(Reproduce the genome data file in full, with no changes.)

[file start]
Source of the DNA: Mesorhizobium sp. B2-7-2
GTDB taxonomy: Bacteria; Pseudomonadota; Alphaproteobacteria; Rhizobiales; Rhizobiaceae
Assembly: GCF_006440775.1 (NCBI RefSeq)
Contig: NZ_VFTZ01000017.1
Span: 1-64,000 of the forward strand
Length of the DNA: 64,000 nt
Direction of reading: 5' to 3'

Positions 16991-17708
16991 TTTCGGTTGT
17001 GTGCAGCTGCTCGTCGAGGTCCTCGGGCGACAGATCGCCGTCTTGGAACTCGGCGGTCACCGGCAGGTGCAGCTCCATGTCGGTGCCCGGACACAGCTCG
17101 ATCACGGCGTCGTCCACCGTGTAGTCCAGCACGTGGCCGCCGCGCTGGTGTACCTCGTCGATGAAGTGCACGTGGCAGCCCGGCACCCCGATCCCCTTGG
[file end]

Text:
Source of the DNA: Mesorhizobium sp. B2-7-2
GTDB taxonomy: Bacteria; Pseudomonadota; Alphaproteobacteria; Rhizobiales; Rhizobiaceae
Assembly: GCF_006440775.1 (NCBI RefSeq)
Contig: NZ_VFTZ01000017.1
Span: 1-64,000 of the forward strand
Length of the DNA: 64,000 nt
Direction of reading: 5' to 3'

Positions 16991-17708
16991 TTTCGGTTGT
17001 GTGCAGCTGCTCGTCGAGGTCCTCGGGCGACAGATCGCCGTCTTGGAACTCGGCGGTCACCGGCAGGTGCAGCTCCATGTCGGTGCCCGGACACAGCTCG
17101 ATCACGGCGTCGTCCACCGTGTAGTCCAGCACGTGGCCGCCGCGCTGGTGTACCTCGTCGATGAAGTGCACGTGGCAGCCCGGCACCCCGATCCCCTTGG